Monday 28 November 2011 

Cricket World Player of the Week - R Ashwin

Cricket World Player of the Week - R Ashwin
Cricket World Player of the Week - R Ashwin
© REUTERS/Action Images
 

Test cricket continued to delight all of its fans this week as India and West Indies put on a show to rival that of Cape Town and Johannesburg during their match in Mumbai.

The third Test between the two countries had seemed destined for a bore draw after only 22 wickets had fallen on the first four days, but it was enlivened on the fifth as R Ashwin and Pragyan Ojha found life from the pitch where it had previously been lacking, and India stuttered under the pressure of their fourth innings run chase, with 17 wickets falling on the last day and the match ending as a draw with the scores level – only the second time this had happened in the history of the game.

Therefore it is from this match that this week’s Cricket World Player of the Week must come. Among the batsmen it was Darren Bravo who impressed the most with a first innings 166 for the West Indies as well as top-scoring in their shambolic second innings; in doing so earning the praise of Brian Lara as well as yet more comparisons with the great man.

However, without the bowlers, this match would already have been consigned to the annals of Test history. The Indian spin duo of Ashwin and Ojha took 16 of the 20 West Indian wickets between them in the match, with Ojha returning figures of six for 47 in the second innings and Ashwin four for 34.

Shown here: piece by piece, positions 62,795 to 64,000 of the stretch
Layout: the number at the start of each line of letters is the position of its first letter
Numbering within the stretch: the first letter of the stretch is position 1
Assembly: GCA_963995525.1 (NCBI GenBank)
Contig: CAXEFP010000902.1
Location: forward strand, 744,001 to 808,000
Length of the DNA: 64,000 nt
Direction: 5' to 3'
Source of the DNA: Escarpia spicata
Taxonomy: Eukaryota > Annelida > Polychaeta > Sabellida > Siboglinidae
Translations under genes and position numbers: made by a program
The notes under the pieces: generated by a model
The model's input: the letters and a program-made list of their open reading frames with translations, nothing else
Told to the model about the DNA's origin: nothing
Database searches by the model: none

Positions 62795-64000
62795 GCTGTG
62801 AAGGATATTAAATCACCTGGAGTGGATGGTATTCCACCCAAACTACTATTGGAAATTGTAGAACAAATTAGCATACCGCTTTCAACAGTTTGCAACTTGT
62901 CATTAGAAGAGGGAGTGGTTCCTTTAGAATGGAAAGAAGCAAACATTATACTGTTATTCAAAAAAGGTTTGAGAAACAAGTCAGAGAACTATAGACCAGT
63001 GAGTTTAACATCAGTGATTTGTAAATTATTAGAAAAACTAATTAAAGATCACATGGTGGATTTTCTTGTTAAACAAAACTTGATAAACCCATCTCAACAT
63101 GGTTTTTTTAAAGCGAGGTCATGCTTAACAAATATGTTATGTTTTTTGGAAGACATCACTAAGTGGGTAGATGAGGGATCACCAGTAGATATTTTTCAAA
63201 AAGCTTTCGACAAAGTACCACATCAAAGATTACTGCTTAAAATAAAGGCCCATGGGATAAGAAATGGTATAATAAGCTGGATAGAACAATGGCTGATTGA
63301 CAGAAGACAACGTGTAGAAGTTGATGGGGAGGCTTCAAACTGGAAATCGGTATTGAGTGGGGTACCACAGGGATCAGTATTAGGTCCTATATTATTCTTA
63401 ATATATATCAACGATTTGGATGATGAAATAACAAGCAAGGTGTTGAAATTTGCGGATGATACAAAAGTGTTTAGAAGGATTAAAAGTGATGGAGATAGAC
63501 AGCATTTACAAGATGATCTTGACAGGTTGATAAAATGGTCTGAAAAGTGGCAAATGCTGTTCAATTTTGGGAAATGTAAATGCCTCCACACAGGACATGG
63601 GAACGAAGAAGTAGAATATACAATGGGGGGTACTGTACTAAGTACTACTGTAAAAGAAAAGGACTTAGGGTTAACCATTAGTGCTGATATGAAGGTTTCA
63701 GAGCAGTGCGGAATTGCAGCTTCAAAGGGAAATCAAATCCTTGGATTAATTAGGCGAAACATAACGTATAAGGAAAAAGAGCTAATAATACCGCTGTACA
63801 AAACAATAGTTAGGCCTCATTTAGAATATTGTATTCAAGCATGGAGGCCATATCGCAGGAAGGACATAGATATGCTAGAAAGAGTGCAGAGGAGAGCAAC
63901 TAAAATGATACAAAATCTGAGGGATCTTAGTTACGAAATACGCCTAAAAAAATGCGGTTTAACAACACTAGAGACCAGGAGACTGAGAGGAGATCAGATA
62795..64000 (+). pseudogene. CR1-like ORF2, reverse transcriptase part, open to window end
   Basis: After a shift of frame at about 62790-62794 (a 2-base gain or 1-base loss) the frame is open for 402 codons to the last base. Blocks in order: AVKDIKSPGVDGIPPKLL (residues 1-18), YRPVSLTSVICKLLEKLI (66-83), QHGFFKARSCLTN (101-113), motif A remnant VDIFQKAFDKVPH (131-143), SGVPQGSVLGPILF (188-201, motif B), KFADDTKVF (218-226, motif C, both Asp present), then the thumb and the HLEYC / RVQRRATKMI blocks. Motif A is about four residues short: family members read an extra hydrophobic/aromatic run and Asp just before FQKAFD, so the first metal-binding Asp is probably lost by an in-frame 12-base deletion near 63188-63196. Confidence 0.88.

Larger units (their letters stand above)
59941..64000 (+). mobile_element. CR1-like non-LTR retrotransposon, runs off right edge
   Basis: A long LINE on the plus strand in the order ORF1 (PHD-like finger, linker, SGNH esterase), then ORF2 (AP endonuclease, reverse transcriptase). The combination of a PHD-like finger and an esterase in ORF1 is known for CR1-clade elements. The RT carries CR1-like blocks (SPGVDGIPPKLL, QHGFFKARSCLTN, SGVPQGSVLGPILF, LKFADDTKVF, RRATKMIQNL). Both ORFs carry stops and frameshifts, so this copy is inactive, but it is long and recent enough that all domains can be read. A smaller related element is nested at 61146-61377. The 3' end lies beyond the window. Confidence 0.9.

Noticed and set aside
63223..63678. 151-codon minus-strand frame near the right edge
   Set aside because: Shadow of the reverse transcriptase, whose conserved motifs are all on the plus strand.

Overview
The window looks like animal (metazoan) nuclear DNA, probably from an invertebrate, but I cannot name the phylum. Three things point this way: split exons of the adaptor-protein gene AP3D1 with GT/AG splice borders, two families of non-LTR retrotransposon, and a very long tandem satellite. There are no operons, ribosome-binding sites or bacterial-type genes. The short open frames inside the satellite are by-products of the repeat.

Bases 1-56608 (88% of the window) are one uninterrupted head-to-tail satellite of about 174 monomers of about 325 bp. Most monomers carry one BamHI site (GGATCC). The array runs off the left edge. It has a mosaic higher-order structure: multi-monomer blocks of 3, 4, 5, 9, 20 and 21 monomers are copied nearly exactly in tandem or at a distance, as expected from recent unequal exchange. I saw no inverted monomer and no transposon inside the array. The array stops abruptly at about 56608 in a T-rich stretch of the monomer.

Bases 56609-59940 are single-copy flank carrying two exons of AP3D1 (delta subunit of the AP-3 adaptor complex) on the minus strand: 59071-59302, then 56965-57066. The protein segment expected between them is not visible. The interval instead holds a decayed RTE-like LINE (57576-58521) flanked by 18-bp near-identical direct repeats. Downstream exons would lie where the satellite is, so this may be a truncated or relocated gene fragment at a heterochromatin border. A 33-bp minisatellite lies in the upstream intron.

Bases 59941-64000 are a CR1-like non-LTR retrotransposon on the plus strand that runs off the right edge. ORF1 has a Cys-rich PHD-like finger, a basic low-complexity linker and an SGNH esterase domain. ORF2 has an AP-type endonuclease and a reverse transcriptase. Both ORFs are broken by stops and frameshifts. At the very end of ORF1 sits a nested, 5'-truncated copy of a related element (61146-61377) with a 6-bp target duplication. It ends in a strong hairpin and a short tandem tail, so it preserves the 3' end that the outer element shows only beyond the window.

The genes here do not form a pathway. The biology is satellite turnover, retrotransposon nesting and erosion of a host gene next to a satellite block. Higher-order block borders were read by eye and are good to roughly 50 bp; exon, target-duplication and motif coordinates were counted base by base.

Despite this, it is Ashwin who takes this week’s award because he also took five wickets in the West Indian first innings when the pitch was much less helpful, and also registered the small matter of his maiden Test century from number eight in India’s first innings.

Ashwin, a finger spinner in every sense of the word, had been a regular presence in India’s limited-overs sides before making his Test debut earlier in the series at the expense of Harbhajan Singh. On top of his unrelenting accuracy, the 25 year-old from Chennai, possesses a high action that enables him to extract surprising bounce from any surface - a key factor in his first innings haul at the Wankhede – as well as having exceptionally long fingers that allow him to bowl his famous carrom ball – a delivery that is best described as a finger-flicked leg-break.

© Cricket World 2011